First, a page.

No hiding place in the office

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The Independent Online
IT HAS become a truism that there are few, if any, hiding places in the modern world of work. Every employee at every level feels under the cosh.

But when it comes to departments, the position of human resources - personnel - is particularly unenviable. The finance function, for instance, has in most organisations adapted so that it lives up to the current management mantra of adding value, while processes and policies in such areas as manufacturing and research and development have largely been overhauled.

Human resources is a special case; it is caught in a pincer movement. On one hand, HR departments are under pressure to do more, faster and at less cost. On the other, flatter management structures are pushing responsibility for such traditional HR roles as hiring and firing and assessment to junior executives. Some HR directors have responded to this with zeal as it provides the opportunity to become involved in strategy development and implementation rather than mere administration. If people really are an organisation's greatest asset, the executive in charge should see the potential importance of what he or she is doing, even if they find it hard to achieve results.

However, many HR professionals seem trapped in the past. A new book published out of Canada should act as a wake-up call. Re-Inventing HR, edited by Margaret Butteriss and published by John Wiley & Sons (C$49.95), leaves the reader in little doubt that the profession is at a critical juncture.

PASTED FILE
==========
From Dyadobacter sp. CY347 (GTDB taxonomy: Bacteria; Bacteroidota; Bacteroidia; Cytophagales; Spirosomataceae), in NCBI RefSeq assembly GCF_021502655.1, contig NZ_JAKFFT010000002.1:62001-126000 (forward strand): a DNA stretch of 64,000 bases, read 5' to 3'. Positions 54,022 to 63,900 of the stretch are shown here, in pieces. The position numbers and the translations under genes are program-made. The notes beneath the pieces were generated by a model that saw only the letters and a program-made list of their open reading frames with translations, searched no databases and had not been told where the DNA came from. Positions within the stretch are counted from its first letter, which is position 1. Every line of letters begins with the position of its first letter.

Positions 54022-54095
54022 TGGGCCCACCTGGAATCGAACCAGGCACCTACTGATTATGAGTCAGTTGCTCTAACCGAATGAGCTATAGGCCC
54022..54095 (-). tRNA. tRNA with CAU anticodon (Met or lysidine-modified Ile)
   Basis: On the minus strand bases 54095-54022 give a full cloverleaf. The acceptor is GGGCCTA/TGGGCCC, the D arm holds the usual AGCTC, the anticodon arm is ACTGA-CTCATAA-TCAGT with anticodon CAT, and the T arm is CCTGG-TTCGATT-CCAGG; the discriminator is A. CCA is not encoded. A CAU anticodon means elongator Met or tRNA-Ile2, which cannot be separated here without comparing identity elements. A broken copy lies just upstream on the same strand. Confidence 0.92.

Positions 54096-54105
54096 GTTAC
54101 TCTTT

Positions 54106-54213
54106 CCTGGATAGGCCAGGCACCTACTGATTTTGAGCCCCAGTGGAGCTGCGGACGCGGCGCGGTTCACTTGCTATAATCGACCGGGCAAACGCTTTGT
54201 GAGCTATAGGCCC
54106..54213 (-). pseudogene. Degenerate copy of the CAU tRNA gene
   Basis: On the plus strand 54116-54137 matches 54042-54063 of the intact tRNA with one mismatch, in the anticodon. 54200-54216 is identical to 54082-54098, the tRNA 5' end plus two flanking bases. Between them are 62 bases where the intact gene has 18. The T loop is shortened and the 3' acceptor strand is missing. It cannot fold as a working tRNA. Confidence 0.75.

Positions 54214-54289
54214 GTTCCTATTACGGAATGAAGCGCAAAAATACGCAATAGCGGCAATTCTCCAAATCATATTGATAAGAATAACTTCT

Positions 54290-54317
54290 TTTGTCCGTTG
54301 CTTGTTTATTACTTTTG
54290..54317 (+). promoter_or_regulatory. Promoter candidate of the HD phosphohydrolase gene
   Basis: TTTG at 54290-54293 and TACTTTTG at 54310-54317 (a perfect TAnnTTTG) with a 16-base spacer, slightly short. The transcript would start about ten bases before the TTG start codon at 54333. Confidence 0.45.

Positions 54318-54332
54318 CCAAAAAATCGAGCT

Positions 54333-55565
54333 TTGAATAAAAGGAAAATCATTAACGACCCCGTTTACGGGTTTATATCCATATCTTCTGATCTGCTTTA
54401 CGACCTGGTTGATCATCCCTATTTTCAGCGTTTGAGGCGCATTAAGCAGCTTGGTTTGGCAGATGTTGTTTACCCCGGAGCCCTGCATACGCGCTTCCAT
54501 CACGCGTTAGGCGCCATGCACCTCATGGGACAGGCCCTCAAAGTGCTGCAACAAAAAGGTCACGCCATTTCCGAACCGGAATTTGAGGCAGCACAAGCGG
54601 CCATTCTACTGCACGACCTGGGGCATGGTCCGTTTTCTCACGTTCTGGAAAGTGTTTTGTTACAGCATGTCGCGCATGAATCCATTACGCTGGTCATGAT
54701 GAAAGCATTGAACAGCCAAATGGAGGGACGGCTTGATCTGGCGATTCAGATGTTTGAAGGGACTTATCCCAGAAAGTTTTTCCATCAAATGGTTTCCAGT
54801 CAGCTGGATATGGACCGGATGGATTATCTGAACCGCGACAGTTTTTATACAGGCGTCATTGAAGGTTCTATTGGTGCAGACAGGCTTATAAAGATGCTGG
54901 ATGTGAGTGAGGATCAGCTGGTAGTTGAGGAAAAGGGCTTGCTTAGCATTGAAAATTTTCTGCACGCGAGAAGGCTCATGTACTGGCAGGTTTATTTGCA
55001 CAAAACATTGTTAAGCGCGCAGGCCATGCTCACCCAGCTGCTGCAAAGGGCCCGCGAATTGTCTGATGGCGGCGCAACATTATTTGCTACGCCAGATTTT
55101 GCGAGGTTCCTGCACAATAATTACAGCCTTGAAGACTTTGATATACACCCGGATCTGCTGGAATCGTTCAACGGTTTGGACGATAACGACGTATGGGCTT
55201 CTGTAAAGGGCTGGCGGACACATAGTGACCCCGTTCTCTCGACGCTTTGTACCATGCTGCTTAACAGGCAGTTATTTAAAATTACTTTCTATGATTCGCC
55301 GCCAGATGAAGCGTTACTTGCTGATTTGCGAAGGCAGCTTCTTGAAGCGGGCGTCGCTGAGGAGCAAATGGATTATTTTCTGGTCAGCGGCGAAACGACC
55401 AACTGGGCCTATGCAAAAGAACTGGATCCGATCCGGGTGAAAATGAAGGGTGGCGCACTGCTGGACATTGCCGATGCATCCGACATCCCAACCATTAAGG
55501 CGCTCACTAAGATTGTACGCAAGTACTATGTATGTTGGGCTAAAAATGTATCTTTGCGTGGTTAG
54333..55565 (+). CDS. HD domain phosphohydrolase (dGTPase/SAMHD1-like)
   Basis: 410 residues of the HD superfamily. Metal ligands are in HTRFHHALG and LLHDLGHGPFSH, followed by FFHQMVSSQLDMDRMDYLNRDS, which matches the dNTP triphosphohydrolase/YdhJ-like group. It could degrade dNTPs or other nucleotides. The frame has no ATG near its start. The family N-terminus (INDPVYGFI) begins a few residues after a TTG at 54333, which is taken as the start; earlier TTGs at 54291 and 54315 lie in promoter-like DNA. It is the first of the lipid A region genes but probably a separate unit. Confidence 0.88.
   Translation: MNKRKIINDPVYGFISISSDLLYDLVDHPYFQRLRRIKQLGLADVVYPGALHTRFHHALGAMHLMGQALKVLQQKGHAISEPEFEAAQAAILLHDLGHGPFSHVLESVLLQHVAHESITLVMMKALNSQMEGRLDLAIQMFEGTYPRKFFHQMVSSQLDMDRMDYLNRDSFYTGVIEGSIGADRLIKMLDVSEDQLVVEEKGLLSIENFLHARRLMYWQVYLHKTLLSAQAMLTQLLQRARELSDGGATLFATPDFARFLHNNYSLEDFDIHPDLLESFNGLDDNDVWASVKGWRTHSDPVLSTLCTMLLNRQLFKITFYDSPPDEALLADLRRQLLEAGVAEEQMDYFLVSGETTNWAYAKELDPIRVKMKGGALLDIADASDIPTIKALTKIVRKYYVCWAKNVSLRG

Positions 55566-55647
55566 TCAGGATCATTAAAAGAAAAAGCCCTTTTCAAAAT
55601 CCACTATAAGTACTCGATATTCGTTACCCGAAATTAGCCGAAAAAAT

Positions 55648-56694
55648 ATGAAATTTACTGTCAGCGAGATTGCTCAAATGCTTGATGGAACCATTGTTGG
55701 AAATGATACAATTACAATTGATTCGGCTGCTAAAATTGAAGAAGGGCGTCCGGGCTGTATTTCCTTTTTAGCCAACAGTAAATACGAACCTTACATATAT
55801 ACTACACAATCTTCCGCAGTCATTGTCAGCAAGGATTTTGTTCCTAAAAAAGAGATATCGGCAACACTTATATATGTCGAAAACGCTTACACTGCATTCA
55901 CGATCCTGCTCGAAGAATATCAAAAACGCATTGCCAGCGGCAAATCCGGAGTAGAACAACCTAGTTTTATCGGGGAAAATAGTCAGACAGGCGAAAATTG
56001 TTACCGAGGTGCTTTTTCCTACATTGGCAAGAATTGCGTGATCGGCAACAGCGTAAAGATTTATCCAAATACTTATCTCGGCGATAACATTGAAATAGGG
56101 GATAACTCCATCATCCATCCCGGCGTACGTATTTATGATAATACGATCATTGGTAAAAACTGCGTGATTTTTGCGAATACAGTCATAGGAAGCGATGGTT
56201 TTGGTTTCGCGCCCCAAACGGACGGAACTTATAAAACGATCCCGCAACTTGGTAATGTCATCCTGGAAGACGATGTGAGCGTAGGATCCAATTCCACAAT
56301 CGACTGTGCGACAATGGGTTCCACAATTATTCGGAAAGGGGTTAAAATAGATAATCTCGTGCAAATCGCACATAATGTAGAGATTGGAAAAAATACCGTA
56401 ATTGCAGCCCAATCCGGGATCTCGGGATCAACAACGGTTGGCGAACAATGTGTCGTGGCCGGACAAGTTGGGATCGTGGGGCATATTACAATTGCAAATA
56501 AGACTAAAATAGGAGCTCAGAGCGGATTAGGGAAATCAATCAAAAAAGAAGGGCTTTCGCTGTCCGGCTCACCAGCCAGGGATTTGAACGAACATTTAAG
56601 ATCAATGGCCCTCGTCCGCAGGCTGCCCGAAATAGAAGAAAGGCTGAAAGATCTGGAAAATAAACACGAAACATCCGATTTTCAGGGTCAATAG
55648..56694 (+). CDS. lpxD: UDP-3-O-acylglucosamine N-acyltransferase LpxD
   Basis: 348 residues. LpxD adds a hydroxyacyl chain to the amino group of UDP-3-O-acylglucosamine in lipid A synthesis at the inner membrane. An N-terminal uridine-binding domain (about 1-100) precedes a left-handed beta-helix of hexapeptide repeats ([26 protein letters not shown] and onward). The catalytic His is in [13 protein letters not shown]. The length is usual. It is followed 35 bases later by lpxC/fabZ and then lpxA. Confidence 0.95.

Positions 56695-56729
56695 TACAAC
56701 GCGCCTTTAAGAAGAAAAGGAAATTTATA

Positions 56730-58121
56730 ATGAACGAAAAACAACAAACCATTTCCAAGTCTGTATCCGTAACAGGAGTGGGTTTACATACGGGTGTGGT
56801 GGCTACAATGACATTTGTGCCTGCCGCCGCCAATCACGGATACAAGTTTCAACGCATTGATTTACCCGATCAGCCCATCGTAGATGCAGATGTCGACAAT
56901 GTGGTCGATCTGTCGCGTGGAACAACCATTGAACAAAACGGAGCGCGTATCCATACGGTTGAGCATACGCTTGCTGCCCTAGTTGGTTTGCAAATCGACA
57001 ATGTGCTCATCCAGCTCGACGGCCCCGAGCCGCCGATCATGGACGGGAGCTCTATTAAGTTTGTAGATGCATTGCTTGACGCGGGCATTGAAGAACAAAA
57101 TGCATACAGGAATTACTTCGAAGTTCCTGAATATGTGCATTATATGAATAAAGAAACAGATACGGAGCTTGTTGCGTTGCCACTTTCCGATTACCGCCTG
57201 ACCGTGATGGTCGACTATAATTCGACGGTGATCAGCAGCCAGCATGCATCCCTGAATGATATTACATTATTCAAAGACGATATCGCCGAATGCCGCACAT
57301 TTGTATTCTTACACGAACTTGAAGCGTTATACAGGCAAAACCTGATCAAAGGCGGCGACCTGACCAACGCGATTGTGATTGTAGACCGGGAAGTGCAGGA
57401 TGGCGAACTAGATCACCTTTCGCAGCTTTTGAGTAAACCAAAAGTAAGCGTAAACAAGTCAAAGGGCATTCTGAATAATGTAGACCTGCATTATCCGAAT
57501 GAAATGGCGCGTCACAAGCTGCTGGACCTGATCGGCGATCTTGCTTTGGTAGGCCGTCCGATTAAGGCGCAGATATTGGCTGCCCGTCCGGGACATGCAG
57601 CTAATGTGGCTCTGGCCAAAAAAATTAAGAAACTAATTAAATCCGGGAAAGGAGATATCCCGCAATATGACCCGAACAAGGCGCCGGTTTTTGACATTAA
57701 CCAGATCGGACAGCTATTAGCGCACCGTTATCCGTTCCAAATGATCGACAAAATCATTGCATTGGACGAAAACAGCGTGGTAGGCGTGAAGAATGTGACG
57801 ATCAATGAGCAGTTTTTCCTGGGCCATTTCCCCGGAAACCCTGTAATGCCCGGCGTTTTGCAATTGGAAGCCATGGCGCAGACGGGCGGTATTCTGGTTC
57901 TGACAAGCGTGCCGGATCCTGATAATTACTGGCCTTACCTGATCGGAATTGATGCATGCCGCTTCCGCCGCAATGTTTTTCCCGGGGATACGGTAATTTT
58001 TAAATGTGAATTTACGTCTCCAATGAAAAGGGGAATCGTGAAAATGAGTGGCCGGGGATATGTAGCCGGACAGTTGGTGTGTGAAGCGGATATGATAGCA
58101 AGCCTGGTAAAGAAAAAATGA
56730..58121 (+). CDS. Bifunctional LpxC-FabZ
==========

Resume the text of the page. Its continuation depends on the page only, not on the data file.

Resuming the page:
The point is clearly made in the first chapter, written by the editor herself. "The equation of human resources with the processing of personnel forms - payroll, benefits, evaluation, etc - no longer makes sense to companies driven by global markets, global competition, and new technology," she writes. "While management still expects human resources to perform its transactional role - at reduced cost, HR is also being called on for new contributions in its traditional area of expertise, dealing with people."

Ms Butteriss, an experienced consultant in the area, says HR needs to deliver in two key areas if it is to help companies to meet the challenge of global expansion. The first is creating a common company-wide "value system" and the second is providing leadership development and assessment to ensure the communication of that system and company continuity by providing for executive succession.

Different organisations will have different approaches to achieving these aims. The current trend is to have small corporate HR departments, whose role is to provide overall HR strategy, with other aspects of the job devolved to line managers.

Specialist HR assistance will be provided either by a cadre of troubleshooters or by external consultants. The idea is that this gives the business the expertise it needs in a cost-effective way. In the more extreme cases, the HR department is almost entirely outsourced.

With contributions from established HR practitioners, academics and the senior executives who are demanding changes in the way the profession operates, this book goes a long way towards providing vital assistance for that makeover as well as demonstrating the extent to which more forward- thinking specialists are already re-inventing themselves.